The Report makes the following recommendations as to damages. First, the Report correctly applies the rule that when a defendant is found liable for violations of a federal securities law, a court may grant disgorgement of any ill-gotten gains as an equitable remedy. SEC v. Cavanagh, 445 F.3d 105, 116-17 (2d Cir. 2006). The Report therefore recommends an award of $2,894,537.48, which represents the joint ill-gotten gains from the SHEP Scheme, adding together Curtis's profits of $1,557,857.68 and Peever's profits of $1,336,679.80. The Report also correctly recommends joint and several liability for Curtis and Peever's total profits because they collaborated in the illegal conduct. SEC v. AbsoluteFuture.com, 393 F.3d 94, 97 (2d Cir. 2004).

Second, the Report correctly states the rule that a court may award prejudgment interest on the disgorged funds, calculated by applying the Internal Revenue Service tax underpayment rate ("IRS Rate") set forth in 26 U.S.C. § 6621(a)(2). SEC v. First Jersey Sec., Inc., 101 F.3d 1450, 1474-77 (2d Cir. 1996). The Report, however, does not explain why June 23, 2003 is the date from which interest should be calculated. The last date that either Peever or Curtis sold SHEP stock resulting in illegal proceeds was June 18, 2003. The SEC is entitled, therefore, to prejudgment interest at the IRS Rate from June 18, 2003, to the date of judgment.

Third, the Report correctly recommends third-tier civil penalties against Curtis, Peever, and Chapman each in the amount of $120,000. Third-tier civil penalties are applicable when the defendants' actions involved "fraud, deceit, manipulation, or deliberate or reckless disregard of a regulatory requirement," and when the violations "directly or indirectly resulted in substantial losses or created a significant risk of substantial losses to other persons." 15 U.S.C. § 78u(d)(3)(B)(iii); SEC v. Kern, 425 F.3d 143, 153 (2d Cir. 2005). Curtis and Peever actively participated in an eight-month scheme to manipulate a publicly-traded stock that resulted in material losses suffered by innocent purchasers of SHEP stock. Chapman recklessly published misleading reports touting the value of Sedona stock while concealing his own financial interests, which artificially inflated trading of Sedona shares and created a risk of substantial losses to unwitting purchasers. Third-tier civil penalties are therefore appropriate. Citing 17 C.F.R. §§ 201.1001, 201.1003, 201.1004, the Report appropriately recommends the maximum third-tier civil penalty applicable to violations that occurred between 2002 and 2003. Therefore, this Opinion accepts the Report's recommendation awarding civil penalties in the amount of $120,000 per defendant.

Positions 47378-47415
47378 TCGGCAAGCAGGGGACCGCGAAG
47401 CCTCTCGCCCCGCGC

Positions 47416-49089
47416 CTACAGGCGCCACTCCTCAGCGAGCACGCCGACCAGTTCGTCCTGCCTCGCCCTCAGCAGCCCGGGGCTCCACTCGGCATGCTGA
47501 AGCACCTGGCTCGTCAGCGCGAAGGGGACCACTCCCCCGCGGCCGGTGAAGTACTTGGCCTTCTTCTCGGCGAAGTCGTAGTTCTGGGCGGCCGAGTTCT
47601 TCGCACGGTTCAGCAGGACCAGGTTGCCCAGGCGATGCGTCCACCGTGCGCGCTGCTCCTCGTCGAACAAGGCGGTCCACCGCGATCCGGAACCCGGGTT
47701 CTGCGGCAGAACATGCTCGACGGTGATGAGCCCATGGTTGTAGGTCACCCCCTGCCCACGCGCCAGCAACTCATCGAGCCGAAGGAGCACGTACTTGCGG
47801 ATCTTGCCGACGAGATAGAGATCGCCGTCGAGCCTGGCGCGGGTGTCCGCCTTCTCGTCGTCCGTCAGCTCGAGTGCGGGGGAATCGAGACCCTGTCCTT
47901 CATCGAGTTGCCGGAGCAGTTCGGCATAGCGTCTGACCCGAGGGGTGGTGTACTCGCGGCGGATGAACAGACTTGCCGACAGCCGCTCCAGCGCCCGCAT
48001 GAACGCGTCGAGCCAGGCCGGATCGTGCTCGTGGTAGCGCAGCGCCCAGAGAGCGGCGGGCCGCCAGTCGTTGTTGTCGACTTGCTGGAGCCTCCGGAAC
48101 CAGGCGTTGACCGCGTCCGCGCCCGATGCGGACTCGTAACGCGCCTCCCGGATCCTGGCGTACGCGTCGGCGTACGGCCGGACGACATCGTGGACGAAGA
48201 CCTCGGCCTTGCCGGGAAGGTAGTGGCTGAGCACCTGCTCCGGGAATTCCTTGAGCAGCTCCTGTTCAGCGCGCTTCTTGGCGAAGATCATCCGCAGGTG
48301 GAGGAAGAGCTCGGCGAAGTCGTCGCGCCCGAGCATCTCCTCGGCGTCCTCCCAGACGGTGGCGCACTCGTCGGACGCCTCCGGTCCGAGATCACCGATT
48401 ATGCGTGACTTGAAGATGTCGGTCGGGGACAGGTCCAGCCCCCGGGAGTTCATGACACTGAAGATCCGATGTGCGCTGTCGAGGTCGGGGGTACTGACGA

CONCLUSION

Finding no clear error in Magistrate Judge Freeman's Report, other than the adjustment necessary to calculate prejudgment interest, the Report is adopted with the modification described above. The SEC is directed to draft a proposed order entering judgment against Curtis and Peever for $2,894,537.48 in disgorgement on a joint and several basis, plus prejudgment interest to be calculated by the SEC accruing from June 18, 2003 to the date it submits the proposed order. The SEC's proposed order will also enter judgments against Curtis, Peever, and Chapman each for $120,000 in civil penalties. This proposed order must be filed no later than August 23, 2011. The parties' failure to file written objections precludes appellate

20110816